Ventnor  Hampshire


In 1870-72, John Marius Wilson's Imperial Gazetteer of England and Wales described Ventnor like this:

VENTNOR, a town and a parish on the S coast of the Isle of Wight. The town stands on the Undercliff, at the terminus of the Isle of Wight railway, near Boniface down, 1¼ mile WSW of Dunnose, and 9 SSE of Newport; was only a small fishing-hamlet so late as 1830; began then to draw attention as a fine sanitary retreat; grew to the bulk of a small town about 1842; underwent material improvements under an act of parliament obtained in 1844; acquired an esplanade in 1848, and water-works in 1857; enjoys a very salubrious climate and highly picturesque environs; presents, in itself, an illarranged and medley appearance; possesses attractions for tourists and invalids so great as entirely to counter-balance the effects of its disadvantages; and has a head post-office,‡ a r. ...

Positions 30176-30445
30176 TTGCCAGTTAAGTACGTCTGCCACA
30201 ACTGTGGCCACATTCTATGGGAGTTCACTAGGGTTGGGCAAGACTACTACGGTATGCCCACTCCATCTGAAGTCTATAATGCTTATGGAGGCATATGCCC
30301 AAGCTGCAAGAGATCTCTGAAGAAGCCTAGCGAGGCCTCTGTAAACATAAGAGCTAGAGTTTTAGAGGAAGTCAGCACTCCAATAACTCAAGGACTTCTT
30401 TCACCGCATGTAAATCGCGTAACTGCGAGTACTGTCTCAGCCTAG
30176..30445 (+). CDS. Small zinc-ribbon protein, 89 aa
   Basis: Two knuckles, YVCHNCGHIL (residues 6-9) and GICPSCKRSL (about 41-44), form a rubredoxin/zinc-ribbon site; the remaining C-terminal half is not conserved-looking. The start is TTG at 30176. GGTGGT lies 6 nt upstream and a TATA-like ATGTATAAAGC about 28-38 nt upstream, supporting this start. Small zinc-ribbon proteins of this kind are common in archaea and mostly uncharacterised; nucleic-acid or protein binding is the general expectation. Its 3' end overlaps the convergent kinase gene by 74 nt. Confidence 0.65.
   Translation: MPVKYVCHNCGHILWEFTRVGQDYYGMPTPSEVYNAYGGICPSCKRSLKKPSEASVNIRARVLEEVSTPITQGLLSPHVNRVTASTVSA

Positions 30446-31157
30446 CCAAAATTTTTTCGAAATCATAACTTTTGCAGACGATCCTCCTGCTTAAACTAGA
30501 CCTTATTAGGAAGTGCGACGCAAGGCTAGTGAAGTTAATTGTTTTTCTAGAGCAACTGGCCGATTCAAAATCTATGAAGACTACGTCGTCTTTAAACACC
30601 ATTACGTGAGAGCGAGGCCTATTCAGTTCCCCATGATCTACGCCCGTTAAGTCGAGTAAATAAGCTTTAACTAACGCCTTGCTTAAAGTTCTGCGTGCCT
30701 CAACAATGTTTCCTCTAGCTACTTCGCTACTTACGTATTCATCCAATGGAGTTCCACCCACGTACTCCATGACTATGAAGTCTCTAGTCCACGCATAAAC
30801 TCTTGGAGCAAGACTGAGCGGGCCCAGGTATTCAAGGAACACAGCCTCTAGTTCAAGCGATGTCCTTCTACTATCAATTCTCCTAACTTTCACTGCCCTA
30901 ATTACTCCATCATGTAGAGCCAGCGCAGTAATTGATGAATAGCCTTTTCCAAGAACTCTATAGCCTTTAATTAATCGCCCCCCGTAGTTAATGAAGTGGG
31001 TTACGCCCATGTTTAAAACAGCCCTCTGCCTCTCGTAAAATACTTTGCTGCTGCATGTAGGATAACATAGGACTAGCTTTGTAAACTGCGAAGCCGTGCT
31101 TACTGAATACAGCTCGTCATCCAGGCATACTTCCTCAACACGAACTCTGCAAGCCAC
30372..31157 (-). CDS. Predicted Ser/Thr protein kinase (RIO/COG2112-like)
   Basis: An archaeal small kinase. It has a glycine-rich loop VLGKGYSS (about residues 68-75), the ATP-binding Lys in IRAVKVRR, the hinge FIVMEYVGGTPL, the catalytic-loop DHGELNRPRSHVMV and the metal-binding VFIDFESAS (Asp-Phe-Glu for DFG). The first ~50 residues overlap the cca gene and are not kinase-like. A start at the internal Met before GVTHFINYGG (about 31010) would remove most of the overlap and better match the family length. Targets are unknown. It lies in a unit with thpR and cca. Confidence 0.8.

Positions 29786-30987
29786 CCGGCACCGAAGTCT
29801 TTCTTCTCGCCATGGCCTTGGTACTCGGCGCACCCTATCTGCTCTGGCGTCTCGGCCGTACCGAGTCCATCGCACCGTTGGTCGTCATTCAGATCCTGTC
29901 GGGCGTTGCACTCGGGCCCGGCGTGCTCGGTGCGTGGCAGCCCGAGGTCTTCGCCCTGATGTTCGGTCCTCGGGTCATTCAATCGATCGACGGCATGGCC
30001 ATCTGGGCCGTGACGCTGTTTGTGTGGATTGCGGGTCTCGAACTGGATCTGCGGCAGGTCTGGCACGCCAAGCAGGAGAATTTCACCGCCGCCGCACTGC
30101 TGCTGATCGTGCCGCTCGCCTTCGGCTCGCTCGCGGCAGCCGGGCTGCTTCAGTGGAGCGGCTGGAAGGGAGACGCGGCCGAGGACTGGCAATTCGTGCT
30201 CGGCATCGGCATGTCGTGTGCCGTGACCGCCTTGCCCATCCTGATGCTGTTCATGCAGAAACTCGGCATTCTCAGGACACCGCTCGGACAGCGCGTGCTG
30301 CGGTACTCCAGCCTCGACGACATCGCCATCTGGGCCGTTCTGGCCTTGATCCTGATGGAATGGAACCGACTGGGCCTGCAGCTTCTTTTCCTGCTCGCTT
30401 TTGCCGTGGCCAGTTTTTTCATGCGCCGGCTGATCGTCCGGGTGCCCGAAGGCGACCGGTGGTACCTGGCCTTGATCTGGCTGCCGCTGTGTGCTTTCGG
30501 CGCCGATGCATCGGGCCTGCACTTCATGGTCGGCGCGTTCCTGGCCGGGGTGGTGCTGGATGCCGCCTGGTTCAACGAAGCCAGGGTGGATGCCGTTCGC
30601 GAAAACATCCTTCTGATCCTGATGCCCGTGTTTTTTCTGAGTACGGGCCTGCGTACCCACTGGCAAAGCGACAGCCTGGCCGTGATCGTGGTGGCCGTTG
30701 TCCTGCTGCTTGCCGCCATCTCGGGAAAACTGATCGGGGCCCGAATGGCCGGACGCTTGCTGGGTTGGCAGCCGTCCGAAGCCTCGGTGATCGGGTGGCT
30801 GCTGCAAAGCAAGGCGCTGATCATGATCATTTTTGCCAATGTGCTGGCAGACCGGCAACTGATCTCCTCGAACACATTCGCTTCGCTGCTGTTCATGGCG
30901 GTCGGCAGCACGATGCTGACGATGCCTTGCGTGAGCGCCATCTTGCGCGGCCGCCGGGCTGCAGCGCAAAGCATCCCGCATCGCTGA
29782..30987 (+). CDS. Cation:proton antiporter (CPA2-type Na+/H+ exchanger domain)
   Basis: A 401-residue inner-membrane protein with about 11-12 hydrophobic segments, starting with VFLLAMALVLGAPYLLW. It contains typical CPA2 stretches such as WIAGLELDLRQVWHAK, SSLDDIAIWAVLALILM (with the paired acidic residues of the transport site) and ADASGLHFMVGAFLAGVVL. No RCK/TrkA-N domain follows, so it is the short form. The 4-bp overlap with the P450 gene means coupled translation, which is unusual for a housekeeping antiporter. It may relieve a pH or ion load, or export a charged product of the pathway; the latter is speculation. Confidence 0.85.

station with telegraph, a banking office, five hotels, many good lodging-houses, excellent bathing appliances, two churches of 1837 and 1863, five dissenting-chapels, fine national schools, a literary and scientific institute, and a weekly market on Saturday. Pop. in 1861, 3,208. Houses, 514.—The parish is conterminous with the town; was separated from Newchurch, by act of parliament, in 1864; and is ecclesiastically divided into St. Catherine and Trinity. The living of a vicarage, and that of T. is a p. curacy, in the diocese of Winchester. Value of St. C., not reported;* of T., £100. Patron of St. C., D. Hambrough, Esq.; of T., Mrs. Tuttieth and Mrs. Thompson.

Ventnor through time

Ventnor is now part of the Isle of Wight district. Click here for graphs and data of how the Isle of Wight has changed over two centuries. For statistics about Ventnor itself, go to Units and Statistics.

How to reference this page:

GB Historical GIS / University of Portsmouth, History of Ventnor, in The the Isle of Wight and Hampshire | Map and description, A Vision of Britain through Time.


Date accessed: 27th May 2020

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